The timeline is as follows. There are three periods t = 0, 1, 2. At t = 0, each agent as a student chooses a publicly-observable education level e∈[0, ∞) at the cost of education C(θ , e) such that C(θ , 0) = 0, Ce > 0, Cθ < 0, and C < 0 , where the lower subscript denotes the (cross-) partial derivatives. At t = 1, 2, the competitive labor market pays wage wt ; Given wt , each agent as a worker chooses privately-observable effort level at ∈[0, a] at the cost of effort c(at) such that c(0) = c' (0) = 0, c' > 0, and c'' > 0; Given at , a publicly-observable output yt ∈ { 0, 1} is realized.

Effort and productivity contribute to output in the following manner: let f( θ, at) be the conditional probability of success

Note that the probability of success increases with effort and productivity. (The following analysis holds even if f(θ , at) has a general functional form such that fa > 0 and fθ > 0 ). To ensure that f( θ , at) ≤ 1 for any at ∈ [0, a], it is necessary to assume that a1h. Given that yt ∈ {0, 1} , one can interpret f(θ , at) as the expected output conditional on (θ , at).

I assume that the labor market is competitive, and hence wage wt equals the market’s expectation of output. I assume that output yt is not contractible.

Given a wage structure, a type θ agent’s preference is represented by

where δ ∈ (0, 1) is the discount factor and 𝔼θ [·|·] denotes the type θ agent’s expectation with respect to the relevant information structure.

Below, I consider two cases. First, high type agents choose a higher level of education than low type agents—separating equilibrium. Second, both types choose the same level of education—pooling equilibrium.

### A. Separating Equilibrium

Note that education has no human capital value. It can only signal hidden productivity. Thus, the most reasonable case is one in which low type agents choose zero education while high type agents choose the minimum level of education, which the low type agents cannot mimic because of higher cost of education. This separating equilibrium is known as the Riley equilibrium. I confine my attention to the Riley equilibrium, which is later shown to be the only separating equilibrium that satisfies the Intuitive Criterion suggested by Cho and Kreps (1987).

In the Riley equilibrium, types are revealed, as is the expected output. Suppose the market expects that will be chosen in equilibrium. A type θ agent’s wage is then, for t = 1, 2,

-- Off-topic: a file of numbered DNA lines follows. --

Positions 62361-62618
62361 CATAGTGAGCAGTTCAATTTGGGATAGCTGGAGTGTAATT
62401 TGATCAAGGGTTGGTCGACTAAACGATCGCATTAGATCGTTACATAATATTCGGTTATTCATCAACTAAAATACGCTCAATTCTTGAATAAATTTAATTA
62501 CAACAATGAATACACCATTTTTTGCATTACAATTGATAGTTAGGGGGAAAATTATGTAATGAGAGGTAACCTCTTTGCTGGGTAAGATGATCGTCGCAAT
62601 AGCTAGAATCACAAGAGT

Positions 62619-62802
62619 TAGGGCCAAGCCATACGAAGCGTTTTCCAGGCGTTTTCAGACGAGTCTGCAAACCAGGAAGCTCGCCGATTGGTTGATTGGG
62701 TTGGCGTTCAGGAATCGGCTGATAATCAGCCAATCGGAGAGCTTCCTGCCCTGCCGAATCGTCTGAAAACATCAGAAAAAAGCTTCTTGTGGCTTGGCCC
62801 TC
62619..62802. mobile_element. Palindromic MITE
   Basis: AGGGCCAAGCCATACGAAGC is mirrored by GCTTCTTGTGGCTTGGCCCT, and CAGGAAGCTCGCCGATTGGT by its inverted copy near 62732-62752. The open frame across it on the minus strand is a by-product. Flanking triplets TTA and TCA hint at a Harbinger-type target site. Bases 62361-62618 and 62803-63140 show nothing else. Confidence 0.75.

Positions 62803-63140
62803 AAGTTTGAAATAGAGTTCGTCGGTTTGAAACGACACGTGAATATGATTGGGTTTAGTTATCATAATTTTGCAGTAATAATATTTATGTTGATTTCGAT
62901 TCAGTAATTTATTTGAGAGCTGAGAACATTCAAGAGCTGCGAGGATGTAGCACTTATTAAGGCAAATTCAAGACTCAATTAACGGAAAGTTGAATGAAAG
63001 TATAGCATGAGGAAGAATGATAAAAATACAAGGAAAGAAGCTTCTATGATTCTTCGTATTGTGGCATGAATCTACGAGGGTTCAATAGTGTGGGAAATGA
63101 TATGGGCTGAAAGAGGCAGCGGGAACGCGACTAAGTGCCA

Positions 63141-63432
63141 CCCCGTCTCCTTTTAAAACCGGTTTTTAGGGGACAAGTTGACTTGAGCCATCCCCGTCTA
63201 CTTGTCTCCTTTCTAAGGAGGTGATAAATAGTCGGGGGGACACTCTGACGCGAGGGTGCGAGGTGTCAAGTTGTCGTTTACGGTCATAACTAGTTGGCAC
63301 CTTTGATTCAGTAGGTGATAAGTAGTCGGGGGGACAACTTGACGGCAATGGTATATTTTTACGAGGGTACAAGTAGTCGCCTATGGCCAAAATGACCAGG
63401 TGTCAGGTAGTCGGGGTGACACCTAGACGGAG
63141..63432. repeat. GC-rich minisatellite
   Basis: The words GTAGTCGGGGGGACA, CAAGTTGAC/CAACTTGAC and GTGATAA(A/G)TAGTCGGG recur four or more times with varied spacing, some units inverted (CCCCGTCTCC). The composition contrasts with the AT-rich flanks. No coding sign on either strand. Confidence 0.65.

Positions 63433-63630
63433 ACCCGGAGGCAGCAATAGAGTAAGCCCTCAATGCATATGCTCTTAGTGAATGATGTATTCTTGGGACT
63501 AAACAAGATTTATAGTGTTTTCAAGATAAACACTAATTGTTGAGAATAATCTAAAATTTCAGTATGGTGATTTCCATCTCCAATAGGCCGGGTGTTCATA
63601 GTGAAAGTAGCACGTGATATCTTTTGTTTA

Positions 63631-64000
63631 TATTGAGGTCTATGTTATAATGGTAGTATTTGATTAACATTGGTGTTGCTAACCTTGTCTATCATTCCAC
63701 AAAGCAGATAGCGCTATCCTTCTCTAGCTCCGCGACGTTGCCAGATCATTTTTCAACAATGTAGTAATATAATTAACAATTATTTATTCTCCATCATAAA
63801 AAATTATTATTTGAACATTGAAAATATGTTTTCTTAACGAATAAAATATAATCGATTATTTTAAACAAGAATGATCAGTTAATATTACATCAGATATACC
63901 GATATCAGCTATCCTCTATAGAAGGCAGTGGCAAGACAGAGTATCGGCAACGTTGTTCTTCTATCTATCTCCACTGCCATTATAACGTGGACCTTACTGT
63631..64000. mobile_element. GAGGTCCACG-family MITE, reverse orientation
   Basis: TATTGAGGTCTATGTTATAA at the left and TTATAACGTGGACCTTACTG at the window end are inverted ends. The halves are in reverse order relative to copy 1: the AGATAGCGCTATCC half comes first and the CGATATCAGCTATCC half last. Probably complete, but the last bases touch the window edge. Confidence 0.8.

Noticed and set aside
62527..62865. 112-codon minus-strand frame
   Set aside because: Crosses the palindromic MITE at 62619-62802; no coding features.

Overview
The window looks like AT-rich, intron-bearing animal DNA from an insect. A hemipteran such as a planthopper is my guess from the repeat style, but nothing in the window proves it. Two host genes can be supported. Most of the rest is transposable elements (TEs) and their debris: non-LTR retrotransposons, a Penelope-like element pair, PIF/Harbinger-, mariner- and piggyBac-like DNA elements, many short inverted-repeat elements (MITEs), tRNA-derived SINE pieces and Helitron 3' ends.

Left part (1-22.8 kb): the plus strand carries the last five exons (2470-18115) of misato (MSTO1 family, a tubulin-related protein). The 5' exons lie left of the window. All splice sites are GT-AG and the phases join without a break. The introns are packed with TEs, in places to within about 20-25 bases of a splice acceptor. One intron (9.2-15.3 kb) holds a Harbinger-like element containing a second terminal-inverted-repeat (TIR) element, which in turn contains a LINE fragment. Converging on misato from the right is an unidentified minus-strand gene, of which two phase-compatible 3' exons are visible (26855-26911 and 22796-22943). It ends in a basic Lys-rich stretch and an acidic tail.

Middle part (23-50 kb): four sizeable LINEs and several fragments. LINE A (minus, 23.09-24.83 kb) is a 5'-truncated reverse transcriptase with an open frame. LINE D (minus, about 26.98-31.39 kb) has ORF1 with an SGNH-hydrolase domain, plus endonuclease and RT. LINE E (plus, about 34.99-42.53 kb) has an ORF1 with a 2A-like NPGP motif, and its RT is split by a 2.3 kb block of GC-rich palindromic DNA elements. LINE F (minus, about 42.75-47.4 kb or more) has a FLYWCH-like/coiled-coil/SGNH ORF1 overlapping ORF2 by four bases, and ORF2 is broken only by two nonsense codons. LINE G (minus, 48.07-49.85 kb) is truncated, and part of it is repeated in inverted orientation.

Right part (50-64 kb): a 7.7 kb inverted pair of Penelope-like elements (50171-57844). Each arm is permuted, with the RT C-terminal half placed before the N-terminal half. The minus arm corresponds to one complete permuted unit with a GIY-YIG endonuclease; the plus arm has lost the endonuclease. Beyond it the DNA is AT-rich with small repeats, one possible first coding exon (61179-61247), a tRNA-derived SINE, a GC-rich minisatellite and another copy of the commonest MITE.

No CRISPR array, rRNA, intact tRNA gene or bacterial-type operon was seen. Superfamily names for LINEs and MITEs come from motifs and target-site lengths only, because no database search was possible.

That is, the wage is fixed and independent of effort at (though it depends on ). Let denote the equilibrium effort type θ agent actually chooses. Because effort is costly and has no effect on wages, it follows that in rational expectations equilibria.

Let e(θ) be the equilibrium level of education, which the type θ agent chooses. Thus, e(l) = 0 and e(h) > 0. Note that e(h) represents the minimum education level low type agents cannot profitably mimic. That is, e(h) is characterized by

Let uθ denote the type θ agent’s reservation payoff, which she can obtain by leaving the labor market. This is perhaps the payoff of self-production or of participating in an alternative labor market. I assume that ul = 0 for simplicity and that

Assumption 1

Assumption 1 implies that the lemon market problem exists: high type agents will not participate unless the types are revealed, despite the fact that their participation is socially efficient. I also assume that education is not prohibitively costly for the high type (though it is highly costly for the low type):

Assumption 2

(3) implies that Assumption 2 holds if the education cost decreases sufficiently with productivity. Assumption 2 implies that the high type willingly participates in the labor market by undertaking costly education, as the hidden type is reveled, and therefore, a higher wage is promised.

The total surplus in this Riley separating equilibrium is given by

as the low type agent’s utility equals zero regardless of whether or not they participate.